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How to create a belonging: A service design perspective


Sayalee Karkare Arima

Sayalee is an illustrator and designer currently based in Helsinki. 

The illustrations for the zine are done by Aleksandra DavydenkoAleksandra is designer and cultural figure from Belarus, living in Helsinki.

Aleksandra and Saya collaborated with Educational Center Visio during ”DiversCity Service Design Course” of Laurea University of Applied Sciences. Other members of the project were Magdalena Kosova, Santa Bürkland and Duong Thuy Nguyen.

This article about belonging is part of blog writings of students of DiversCity Service Design – course by Laurea University of Applied Sciences. Visio challenged a group of students to discover how organizations could create more inclusive activities and culture.

Opintokeskus Visio gave us the following Design Challenge:
Design a service or a product that increases the feeling of belonging amongst immigrant
groups, specifically by enabling their participation in the NGO sector. As service designers, our first step was to understand the current state of integration processes in action and prepare a customer journey map that depicts our hypothetical immigrants’ pain points. The immigrant journey towards integration is not the same for everyone, neither is it smooth or linear – instead it is characterised by ups and downs, wins and losses.

Our initial research showed that the biggest concern for recent immigrants was to feel safe and secure before they can participate in their new environment.
It is, like most customer journey maps, an emotional journey and our challenge was to depict the entire scope of it, without writing a novel 🙂

Some inclusive design principles we kept in mind for our immigrant journey map:
● Use as few words as possible to overcome language barriers
● Use storytelling to make it compelling
● Use a main character that has universal appeal and can be easily identified with

After much brainstorming, we decided to use comics to depict the immigration journey from arrival in the new country, right up to integration. Or at least up until the point that the
immigrant starts to feel some kind of belonging in the new country.

To begin with, we showed the arrival of a tropical bird in some nondescript place somewhere in snowy Finland. (To the well versed, it is clear that this bird has arrived with her brood at the Rautatientori main station in Helsinki.) We deliberately went for a bird, as opposed to a human, because, well, everyone can identify with a bird.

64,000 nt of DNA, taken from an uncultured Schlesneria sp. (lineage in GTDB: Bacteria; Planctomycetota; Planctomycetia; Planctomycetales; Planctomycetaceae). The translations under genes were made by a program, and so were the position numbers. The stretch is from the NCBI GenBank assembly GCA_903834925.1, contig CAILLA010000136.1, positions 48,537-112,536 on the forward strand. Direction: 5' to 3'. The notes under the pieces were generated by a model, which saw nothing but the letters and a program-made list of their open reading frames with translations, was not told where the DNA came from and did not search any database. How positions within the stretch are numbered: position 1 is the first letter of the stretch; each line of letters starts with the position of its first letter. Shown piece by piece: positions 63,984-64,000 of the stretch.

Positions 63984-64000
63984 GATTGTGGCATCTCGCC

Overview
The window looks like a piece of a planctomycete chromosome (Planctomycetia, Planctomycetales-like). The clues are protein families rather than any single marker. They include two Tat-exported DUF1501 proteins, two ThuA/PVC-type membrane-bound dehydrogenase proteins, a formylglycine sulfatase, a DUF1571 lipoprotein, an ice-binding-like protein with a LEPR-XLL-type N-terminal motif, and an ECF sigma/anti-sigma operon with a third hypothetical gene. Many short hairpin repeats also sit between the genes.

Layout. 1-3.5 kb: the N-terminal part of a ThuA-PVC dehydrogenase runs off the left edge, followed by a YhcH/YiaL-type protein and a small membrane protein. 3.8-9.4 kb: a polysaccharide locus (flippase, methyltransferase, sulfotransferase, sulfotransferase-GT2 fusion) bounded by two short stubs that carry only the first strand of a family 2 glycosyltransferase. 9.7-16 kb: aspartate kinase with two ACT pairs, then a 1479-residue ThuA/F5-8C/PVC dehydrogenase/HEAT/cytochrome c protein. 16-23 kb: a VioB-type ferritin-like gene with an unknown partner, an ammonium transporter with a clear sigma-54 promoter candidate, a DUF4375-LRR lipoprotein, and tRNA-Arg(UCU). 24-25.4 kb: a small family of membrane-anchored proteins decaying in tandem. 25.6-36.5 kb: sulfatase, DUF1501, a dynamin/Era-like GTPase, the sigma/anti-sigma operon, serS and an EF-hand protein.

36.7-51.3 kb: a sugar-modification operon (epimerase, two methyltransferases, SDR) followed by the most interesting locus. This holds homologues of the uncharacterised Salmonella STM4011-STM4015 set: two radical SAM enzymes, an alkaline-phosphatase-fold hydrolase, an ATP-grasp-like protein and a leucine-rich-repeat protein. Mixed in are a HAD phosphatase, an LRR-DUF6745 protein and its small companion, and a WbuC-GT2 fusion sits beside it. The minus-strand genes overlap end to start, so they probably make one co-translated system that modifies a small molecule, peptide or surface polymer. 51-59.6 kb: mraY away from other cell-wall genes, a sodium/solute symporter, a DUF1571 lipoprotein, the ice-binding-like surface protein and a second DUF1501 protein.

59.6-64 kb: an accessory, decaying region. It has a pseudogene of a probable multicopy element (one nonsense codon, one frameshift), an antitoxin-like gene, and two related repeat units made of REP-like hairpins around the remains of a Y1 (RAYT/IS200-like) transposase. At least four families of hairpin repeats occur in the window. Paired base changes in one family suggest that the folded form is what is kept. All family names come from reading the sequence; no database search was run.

Next we wanted to show that the host country often makes very sincere attempts at trying to integrate the immigrant, but often these attempts are misguided, implemented too fast and too soon before the immigrant is ready for it.

For instance, as part of the integration plan, immigrants are encouraged to participate in
language classes soon upon arrival, however they may not have the emotional bandwidth for it. Sometimes, they might have other pressing concerns, such as finding jobs or schools for their kids. This mismatch between the needs of the immigrant and the NGOs offerings can often lead to serious doubts, on both sides, of whether a successful integration is even possible.

The next step in the immigrant’s journey is when they stumble upon a workshop or an event that actually meets their needs. Importantly, this happens usually after they have already spent some time in the host country and understand, to some extent, how things work. Through these early explorations in the new land, they gain courage and find for themselves a community and a group tailored to their own specific needs.

Finally, once their primary needs of safety and security are met, the immigrants can then
begin to integrate and participate more actively in society.

We got some good reviews about our comic customer journey both from Finnish people and immigrants, because it shows in a playful manner how things can be difficult for some
immigrants in spite of the well meaning efforts of local people. It helped us avert the
landmine of assigning blame to any one group and to create empathy for the
customer/immigrant. As it was a comic with minimal words, it could be understood by most people without having to resort to multiple translations. Thus, comics and story-telling can be a useful tool in conveying the customer journey and creating a connect with service providers and help them better understand the customer’s needs.

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